Arnold von Melchtal

From Wikipedia, the free encyclopedia
Jump to: navigation, search

Arnold von Melchtal, also spelt Melchthal and otherwise Arnold von der Halden, was one of the three Eidgenossen, the legendary founding fathers of Switzerland. He represented the Canton of Unterwalden at the Rütlischwur.[1]

Aegidius Tschudi in his Chronicon Helveticum tells Arnold's story as follows:[2]

At the beginning of the 14th century, Landenberger was Vogt of Obwalden for Habsburg. He was known for his cruelty, and enjoyed to torment his subordinates with cruel jests. One day, the Vogt Landenberger decided that Heinrich von Melchtal should forfeit his yoke of oxen, since he hadn't paid his taxes on time. He sent out armed men to confiscate the oxen. When they arrived at the home of Heinrich von Melchtal, he and his son Arnold were right then plowing the meager fields they had. Heinrich tried to plead with the minions of the Vogt, arguing that he would need the oxen to plow, and if the oxen were indeed to be confiscated, he surely could not pay the taxes and would probably starve.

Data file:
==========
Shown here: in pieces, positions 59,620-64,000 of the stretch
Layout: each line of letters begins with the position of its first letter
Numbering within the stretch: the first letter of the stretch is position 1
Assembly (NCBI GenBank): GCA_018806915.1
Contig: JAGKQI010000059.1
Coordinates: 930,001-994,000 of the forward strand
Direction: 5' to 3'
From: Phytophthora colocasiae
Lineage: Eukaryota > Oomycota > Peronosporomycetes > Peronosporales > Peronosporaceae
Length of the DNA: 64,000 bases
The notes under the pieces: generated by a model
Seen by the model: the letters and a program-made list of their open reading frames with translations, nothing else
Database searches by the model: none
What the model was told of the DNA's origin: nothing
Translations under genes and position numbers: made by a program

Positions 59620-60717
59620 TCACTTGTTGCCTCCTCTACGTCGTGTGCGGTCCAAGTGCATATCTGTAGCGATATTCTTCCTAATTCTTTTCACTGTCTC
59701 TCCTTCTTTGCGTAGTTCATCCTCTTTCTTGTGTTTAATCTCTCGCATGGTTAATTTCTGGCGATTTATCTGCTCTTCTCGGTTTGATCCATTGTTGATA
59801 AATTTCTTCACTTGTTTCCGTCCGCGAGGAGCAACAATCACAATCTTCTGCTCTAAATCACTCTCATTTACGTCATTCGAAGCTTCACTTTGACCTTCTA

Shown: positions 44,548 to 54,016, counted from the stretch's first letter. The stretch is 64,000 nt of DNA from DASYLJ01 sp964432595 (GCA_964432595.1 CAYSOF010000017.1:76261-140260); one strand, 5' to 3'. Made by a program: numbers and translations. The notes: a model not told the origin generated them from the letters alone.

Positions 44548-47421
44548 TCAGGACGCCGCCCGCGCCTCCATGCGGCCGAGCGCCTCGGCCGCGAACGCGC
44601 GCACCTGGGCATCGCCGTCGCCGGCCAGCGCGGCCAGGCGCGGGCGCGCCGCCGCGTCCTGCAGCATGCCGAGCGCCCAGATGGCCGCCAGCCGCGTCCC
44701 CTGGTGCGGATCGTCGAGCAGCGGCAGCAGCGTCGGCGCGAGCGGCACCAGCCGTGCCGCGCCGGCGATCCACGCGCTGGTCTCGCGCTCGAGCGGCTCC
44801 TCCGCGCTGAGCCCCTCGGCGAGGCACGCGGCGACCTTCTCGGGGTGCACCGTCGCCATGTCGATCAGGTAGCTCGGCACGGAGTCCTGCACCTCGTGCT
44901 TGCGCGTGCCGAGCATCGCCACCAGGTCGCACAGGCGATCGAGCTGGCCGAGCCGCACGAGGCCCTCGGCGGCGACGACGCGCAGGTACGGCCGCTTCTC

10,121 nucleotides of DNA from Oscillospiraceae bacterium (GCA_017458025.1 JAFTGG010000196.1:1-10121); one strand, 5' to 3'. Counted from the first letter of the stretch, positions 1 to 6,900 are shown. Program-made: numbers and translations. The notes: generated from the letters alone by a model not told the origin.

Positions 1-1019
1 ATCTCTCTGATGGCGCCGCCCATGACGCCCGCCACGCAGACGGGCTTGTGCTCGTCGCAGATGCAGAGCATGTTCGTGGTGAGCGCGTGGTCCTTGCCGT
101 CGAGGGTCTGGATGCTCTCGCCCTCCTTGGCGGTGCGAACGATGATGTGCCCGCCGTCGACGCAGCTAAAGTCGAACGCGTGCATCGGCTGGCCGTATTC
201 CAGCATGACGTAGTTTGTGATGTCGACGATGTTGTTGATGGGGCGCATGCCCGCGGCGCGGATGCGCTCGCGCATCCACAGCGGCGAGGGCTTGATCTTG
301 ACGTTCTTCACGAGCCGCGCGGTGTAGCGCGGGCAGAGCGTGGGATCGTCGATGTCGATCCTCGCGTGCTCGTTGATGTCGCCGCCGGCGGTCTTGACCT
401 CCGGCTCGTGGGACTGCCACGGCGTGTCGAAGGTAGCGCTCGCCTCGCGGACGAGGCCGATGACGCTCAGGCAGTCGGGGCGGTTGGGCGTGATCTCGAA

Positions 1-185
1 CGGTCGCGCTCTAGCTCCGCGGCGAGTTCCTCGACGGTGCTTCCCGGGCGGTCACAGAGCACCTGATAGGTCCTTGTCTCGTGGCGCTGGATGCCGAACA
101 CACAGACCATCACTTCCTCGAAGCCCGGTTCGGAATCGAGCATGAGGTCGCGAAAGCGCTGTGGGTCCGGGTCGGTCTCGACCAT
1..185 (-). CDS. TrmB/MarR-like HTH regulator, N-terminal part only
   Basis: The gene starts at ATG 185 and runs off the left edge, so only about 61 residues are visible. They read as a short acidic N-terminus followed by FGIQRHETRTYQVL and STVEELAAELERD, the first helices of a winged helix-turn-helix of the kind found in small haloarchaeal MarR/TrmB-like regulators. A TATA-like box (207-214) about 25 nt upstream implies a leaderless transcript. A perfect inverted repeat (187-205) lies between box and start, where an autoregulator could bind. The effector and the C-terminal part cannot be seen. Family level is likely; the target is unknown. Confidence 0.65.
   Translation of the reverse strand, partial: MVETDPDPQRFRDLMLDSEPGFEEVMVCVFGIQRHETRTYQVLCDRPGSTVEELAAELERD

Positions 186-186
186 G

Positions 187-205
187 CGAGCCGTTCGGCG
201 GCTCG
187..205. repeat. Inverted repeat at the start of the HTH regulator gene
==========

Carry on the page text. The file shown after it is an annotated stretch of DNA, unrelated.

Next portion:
To this the was[clarification needed] answered: "If you need to plow, you can have your son pull the plow". Enraged by this, Arnold von Melchtal grabbed the stick he used to guide the oxen and beat the minion over his hands, breaking him his fingers. Of course, after that he had to flee the dominion of Vogt Landenberger and found refuge with Walter Fürst in Uri. The Vogt took cruel revenge on the poor old father of Arnold, having him tortured and blinded, and confiscating all his property.

This case, among other similar events, gave the people of Uri, Schwyz and Underwalden ample reasons to form a pact against their cruel overlords. This pact was the Rütlischwur which in the end led to the overthrow of the foreign magistrates, and the independence of the Switzerland.


  1. ^ George Ripley, Charles Anderson Dana, The New American Cyclopaedia (1861) 364
  2. ^ Aegidius Tschudi, Chronicon Helveticum